of its severity, or of a genuine reason for vaccination. Moreover, according to Sandman, experts are driven mainly by hazard (conveying scientic information) when
they approach the public, and do not take into account the affect which may inuence the publics risk perceptions. Our ndings reveal that the public is actually driven by both sides of the equation (hazard and outrage), since it explains its attitudes
both emotionally (outrage) and analytically (hazard) the latter being generally
thought of as the territory of the experts. According to our ndings from the social
media, the public actually feels that the explanations they are offered were not
analytical enough and the explanations from the Health Ministry were neither
satisfactory nor convincing.
This can be conceptualized in terms of matrices provided by Finucane et al.
(2000) in their experiment on positive affective evaluation. They put forward four
matrices showing how information about benets (low or high) or risk (high and
low) creates either a positive or negative affect. We nd most applicable the matrix
in which information which indicates a low benet, which generates a negative
affect, and which in turn generates the perception that the risk is inferred to be high.
This is applicable here, because parents do not perceive the benets of their childrens second vaccination, and therefore this generates negative affect, which in turn
generates a high-risk perception of the vaccination. This perception of lack of benet
creates gaps between parents and policy-makers.
This gap can be explained by two reasons. First, the decrease in the transmission
of many vaccine-preventable diseases, which has occurred largely due to the successful implementation of vaccination programs across the world (Muhsen et al.
2012), has led to most parents today not acquainted with these diseases, and their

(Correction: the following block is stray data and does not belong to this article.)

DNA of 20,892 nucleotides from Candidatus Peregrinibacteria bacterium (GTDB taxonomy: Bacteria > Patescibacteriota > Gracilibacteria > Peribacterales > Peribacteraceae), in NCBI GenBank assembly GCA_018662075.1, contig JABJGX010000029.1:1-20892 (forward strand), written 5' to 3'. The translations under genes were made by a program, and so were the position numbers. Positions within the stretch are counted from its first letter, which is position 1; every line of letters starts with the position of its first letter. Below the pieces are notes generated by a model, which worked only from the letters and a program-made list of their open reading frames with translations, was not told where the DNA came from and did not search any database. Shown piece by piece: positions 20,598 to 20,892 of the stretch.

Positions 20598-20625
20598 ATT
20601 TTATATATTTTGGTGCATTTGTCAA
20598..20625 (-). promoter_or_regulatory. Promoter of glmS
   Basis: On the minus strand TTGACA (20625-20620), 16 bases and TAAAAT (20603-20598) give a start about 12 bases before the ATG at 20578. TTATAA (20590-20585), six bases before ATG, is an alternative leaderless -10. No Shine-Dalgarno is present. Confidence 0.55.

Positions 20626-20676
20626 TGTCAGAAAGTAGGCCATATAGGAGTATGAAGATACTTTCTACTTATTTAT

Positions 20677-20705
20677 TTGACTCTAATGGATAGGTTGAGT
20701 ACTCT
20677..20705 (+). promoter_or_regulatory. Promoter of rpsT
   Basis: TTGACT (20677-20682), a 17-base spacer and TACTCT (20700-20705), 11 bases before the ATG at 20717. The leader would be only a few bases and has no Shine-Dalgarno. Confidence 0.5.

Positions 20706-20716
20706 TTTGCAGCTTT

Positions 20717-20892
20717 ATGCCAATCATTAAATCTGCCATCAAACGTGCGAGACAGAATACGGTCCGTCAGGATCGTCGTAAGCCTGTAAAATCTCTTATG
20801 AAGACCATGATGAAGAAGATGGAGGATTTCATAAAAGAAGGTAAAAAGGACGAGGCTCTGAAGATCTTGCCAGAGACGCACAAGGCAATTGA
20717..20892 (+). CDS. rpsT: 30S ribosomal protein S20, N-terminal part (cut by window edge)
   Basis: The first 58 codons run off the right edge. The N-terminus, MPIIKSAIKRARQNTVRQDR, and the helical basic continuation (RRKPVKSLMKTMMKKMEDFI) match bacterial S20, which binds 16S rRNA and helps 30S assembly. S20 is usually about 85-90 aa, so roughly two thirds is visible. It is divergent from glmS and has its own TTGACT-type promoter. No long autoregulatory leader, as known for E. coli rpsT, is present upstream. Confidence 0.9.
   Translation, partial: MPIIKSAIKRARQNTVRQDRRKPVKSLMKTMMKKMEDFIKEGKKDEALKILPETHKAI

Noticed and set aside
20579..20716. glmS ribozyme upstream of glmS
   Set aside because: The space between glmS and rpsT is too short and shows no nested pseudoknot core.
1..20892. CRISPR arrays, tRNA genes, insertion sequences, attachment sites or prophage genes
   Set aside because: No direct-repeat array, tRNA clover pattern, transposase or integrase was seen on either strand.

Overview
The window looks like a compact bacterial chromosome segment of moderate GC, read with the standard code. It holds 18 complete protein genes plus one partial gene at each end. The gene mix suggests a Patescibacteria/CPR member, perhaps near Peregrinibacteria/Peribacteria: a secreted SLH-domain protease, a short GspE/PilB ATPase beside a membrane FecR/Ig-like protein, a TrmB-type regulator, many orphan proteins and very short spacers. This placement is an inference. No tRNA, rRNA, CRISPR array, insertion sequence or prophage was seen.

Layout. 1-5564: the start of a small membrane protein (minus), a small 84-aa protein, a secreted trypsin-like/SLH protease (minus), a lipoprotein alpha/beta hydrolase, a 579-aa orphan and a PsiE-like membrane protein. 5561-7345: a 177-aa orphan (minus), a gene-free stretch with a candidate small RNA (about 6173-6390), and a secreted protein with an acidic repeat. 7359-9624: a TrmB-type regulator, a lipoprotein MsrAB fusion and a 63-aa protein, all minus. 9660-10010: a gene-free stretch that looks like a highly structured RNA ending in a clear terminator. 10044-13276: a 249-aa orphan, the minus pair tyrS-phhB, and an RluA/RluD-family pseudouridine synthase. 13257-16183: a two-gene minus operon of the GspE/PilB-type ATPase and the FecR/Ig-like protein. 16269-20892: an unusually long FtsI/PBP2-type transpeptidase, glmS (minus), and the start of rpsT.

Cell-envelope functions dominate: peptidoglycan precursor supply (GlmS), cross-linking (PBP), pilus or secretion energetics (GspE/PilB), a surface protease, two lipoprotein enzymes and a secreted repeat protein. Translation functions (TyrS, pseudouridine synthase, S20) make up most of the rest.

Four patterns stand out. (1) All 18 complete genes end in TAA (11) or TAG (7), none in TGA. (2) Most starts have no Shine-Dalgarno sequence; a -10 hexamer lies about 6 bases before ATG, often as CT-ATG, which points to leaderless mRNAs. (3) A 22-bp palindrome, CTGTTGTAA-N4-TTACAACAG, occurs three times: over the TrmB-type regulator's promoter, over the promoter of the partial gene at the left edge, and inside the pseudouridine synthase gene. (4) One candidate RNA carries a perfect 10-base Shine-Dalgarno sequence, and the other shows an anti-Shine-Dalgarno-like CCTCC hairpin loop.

threat is less concrete for them (Omer et al. 2009). Therefore, those diseases are not
perceived as a serious risk today, and many tend to selectively grade individual diseases in terms of their risk (Healy and Pickering 2011). A second reason stems from
our ndings, namely that parents knew their children were already protected by the
IPV. That is, the concerns were in fact responsibility-dependent: While the experts,
whose responsibility is to care for the general populations health, feared a polio outbreak, the parents who refused or hesitated to vaccinate perceived their private childrens health as their main responsibility, and since they knew they were protected,
they saw no need for the OPV.

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Journal of Risk Research


In addition, this study found that the public faced an exceptional ethical
dilemma. Normally, the public is asked to vaccinate as a preventive measure to
avoid contracting the disease and spreading it to others. In the polio outbreak, the
public was asked to take a preventive measure although it was already protected,
involving possible risk. Furthermore, the target population consisted of children, a
vulnerable population in every society. This study highlights the difculty of
framing the subject of vaccinations as a preventative measure, especially when the
prevention is for society overall and not to protect themselves.
The barrier concerning herd vaccination, which the literature says prevents